Casting of parts, which have parallel prongs supported only at one end, present a very specialized type of problem and should be discussed fully with the Foundry prior to production.
Yoke castings also present a very specialized type of problem and should be discussed fully with the Foundry prior to production.
Since point X is the thickest section, it is the ideal point to gate. It is also the area where the greatest volumetric shrinkage will occur. Dimension Y, however, will be restrained by the rigid mass of refractory. The result is that parallelism is difficult to maintain and will be 0.010” inch per inch of L, but can be improved by control techniques and sizing. This condition will also affect any through holes usually found in yokes. When specified, such holes should carry considerable finish stock if they are to be finished truly concentric of line reamed.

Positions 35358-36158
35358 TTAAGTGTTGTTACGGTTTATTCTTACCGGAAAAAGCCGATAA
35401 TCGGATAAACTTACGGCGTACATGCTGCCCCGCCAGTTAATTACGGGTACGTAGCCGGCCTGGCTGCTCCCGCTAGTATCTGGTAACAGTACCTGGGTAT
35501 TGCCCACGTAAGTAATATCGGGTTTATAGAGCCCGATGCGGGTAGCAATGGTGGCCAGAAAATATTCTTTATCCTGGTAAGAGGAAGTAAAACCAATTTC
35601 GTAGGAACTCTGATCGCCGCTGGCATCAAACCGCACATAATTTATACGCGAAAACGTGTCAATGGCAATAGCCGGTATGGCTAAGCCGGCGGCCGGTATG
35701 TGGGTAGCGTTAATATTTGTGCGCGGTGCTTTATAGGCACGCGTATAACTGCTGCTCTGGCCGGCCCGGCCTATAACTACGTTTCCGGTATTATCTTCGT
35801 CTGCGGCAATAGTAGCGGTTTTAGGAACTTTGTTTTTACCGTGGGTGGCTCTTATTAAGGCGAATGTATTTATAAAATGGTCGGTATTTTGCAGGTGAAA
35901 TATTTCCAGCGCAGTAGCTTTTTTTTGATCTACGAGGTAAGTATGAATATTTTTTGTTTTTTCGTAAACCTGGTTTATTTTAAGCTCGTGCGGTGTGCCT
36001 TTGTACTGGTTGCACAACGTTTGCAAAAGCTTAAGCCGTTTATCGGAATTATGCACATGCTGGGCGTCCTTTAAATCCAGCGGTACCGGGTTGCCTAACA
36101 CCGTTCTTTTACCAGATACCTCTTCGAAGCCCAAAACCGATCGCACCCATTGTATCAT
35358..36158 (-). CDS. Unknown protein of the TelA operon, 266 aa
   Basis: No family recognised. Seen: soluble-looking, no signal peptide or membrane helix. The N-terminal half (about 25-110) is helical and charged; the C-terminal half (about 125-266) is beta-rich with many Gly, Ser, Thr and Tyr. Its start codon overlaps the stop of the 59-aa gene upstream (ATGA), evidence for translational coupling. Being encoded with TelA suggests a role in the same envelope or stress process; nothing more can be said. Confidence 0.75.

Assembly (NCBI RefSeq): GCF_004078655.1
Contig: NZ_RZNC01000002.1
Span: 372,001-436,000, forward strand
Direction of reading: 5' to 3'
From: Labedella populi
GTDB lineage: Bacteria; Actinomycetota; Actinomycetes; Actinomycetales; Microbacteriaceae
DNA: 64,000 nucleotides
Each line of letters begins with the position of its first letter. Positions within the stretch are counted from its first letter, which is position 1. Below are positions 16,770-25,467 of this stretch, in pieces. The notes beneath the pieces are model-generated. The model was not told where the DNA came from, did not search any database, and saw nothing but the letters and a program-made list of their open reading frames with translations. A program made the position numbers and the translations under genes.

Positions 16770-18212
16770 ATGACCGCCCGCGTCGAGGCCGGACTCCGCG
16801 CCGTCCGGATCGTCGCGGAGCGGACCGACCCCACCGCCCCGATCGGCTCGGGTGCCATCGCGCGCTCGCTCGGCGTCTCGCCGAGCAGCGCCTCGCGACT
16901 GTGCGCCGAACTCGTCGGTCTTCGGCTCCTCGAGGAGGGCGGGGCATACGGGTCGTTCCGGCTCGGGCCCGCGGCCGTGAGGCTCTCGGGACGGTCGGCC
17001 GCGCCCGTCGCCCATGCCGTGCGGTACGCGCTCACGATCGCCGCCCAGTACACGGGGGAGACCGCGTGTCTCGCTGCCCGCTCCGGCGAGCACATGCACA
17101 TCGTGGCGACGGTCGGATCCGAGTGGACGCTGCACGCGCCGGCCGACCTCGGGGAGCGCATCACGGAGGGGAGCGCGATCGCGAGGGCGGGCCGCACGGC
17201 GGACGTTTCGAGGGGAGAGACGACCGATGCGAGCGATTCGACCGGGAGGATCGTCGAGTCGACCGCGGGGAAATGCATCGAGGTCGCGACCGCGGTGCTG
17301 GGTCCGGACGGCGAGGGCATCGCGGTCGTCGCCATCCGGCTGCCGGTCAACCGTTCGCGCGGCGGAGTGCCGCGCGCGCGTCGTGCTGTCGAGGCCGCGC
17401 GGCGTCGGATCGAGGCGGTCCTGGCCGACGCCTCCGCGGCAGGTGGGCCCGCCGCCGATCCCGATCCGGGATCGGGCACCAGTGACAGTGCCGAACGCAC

“Out of round” is defined as the radial difference between a true circle and a given circumference. It is the total indicator reading when the part is rotated 360° or it can be calculated by taking half the difference between the maximum and minimum condition. The latter technique is usually preferred since it takes less time.
Two cylindrical surfaces sharing a common point or axis as their center are concentric. Any dimensional difference in the location of one center with respect to the other is the extent of eccentricity.